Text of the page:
Following is a statement made by the Financial Advice Association to the Senate Economics References Committee on 23 August about ASIC’s performance by FAAA chief executive Sarah Abood and three better ways it can achieve its goals.
“We believe there are three main ways that ASIC could better achieve its goals of a fair, efficient and transparent financial system in which consumers can confidently participate.
“1. Our first suggestion is that ASIC could better leverage and more transparently report intelligence from the financial adviser population. Our members are proud to be considered and trusted as professionals, and are well-placed and highly motivated to identify and stop problems in our sector early. They often ask us to pass on information about misconduct to ASIC. However, in most cases no further information is provided or requested by ASIC and we are unaware of whether any action has been taken. This is disheartening for those who have taken time and trouble, and sometimes risk, to report misbehaviour and it lessens the chance that future reports will be made.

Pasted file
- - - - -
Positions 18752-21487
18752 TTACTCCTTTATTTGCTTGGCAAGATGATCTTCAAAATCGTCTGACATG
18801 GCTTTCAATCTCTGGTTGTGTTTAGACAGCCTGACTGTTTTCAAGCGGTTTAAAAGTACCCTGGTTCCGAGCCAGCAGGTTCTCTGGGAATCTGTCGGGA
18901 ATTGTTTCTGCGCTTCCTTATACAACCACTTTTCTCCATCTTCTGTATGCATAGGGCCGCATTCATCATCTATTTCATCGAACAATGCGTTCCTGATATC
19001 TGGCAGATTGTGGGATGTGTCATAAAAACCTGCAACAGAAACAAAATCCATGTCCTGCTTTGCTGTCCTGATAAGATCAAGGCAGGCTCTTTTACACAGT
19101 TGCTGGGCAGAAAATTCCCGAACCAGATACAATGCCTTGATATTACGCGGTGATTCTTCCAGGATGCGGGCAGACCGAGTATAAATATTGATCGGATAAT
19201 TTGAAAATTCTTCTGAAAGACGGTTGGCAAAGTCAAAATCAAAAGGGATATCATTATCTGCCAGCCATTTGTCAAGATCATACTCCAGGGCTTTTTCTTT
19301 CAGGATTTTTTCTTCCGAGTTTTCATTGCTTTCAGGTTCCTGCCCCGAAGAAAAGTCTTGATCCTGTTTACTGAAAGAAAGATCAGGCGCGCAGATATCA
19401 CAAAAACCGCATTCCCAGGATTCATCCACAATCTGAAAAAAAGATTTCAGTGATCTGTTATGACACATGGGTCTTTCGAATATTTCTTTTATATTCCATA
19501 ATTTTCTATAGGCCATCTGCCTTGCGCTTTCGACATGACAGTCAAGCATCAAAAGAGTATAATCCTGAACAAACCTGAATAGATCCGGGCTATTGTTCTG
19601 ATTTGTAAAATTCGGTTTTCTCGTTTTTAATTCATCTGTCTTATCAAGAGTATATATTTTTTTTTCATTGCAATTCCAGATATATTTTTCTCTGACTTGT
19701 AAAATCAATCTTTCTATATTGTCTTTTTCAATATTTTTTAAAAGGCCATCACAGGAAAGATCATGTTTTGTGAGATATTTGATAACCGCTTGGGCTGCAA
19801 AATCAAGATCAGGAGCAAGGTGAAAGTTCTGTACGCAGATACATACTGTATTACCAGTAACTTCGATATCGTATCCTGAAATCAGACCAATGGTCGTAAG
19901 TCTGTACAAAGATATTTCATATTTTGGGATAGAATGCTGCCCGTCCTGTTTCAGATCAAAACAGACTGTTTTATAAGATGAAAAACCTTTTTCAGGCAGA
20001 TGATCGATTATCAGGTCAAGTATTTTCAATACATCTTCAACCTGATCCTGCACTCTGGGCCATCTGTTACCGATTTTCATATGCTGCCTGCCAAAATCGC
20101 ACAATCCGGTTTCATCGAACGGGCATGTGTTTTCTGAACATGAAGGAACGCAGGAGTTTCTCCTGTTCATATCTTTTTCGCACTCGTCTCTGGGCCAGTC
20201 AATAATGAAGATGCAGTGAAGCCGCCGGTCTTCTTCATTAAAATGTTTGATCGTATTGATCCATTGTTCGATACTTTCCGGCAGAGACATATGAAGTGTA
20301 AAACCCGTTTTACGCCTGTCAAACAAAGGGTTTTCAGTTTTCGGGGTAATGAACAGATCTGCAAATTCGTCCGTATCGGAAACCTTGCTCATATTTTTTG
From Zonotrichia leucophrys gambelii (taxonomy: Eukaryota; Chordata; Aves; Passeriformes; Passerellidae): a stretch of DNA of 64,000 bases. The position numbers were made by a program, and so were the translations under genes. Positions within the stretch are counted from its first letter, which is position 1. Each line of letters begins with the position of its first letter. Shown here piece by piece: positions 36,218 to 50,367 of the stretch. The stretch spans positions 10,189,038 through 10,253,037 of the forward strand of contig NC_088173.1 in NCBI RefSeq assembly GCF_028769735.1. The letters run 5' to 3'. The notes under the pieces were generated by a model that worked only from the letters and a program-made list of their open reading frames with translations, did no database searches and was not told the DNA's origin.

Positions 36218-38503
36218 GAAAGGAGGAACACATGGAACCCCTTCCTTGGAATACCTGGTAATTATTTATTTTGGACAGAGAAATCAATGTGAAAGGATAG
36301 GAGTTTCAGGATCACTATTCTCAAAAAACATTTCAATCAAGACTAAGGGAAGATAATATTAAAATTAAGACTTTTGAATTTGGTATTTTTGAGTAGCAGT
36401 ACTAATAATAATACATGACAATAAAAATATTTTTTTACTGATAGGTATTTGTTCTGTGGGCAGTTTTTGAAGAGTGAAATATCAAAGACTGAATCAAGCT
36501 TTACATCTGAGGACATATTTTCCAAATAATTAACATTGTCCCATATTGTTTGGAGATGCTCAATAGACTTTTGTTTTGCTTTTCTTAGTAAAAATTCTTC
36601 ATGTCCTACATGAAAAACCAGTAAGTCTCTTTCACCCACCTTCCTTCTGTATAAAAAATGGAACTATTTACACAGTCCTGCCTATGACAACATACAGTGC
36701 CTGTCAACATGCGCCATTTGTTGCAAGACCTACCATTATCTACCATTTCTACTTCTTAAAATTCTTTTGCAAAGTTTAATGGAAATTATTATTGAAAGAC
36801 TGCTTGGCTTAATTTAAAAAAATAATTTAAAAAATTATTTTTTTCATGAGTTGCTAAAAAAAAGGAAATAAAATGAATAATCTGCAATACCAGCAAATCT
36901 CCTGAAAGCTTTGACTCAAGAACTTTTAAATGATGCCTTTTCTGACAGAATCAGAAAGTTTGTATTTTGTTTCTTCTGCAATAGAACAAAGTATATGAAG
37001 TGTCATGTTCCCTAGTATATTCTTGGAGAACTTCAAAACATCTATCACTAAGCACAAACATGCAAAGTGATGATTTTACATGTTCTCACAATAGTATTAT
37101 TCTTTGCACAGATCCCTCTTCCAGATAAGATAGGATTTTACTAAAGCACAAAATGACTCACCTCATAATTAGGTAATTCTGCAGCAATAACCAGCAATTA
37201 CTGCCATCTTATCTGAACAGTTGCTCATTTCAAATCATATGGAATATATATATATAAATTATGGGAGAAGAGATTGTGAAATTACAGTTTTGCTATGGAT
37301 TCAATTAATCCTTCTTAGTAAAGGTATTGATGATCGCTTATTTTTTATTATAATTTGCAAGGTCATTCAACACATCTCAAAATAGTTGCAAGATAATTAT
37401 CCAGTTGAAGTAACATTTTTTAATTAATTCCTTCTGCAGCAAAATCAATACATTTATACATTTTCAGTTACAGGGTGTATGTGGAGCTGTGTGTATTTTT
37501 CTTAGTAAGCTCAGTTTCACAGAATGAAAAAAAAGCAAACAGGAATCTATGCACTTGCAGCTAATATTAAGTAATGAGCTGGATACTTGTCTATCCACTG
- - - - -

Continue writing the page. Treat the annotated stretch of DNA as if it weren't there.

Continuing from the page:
“2. Our second suggestion is that with limited resources, ASIC should more tightly focus and prioritise its activities to areas that pose the highest risk of consumer harm. Since the breach reporting regime was overhauled in October 2021, licensees are now required to report much less serious matters to ASIC than previously. Breach reports have now tripled, and we are concerned that this has resulted in ASIC being overloaded with reports of minor administrative and technical breaches.
“3. Thirdly and lastly I want to turn to transparency. ASIC is industry funded on a user pays model, and it apparently spent $55.5 [million] on oversight of financial advisers in the last financial year. This is more than it spent on any other sector including listed companies, super funds, insurers, and the wholesale sector. As a result the ASIC Levy for financial advisers has almost tripled since an earlier freeze, to over $3,200 per adviser. We think that our members may be paying for expenditure that should not be attributed to them. However we have no visibility of how ASIC attributes its enforcement costs, and very little information is provided to the regulated population on how its money is being spent. More transparency would allow for any errors to be picked up ensuring costs are being shared fairly, improving confidence in the system.”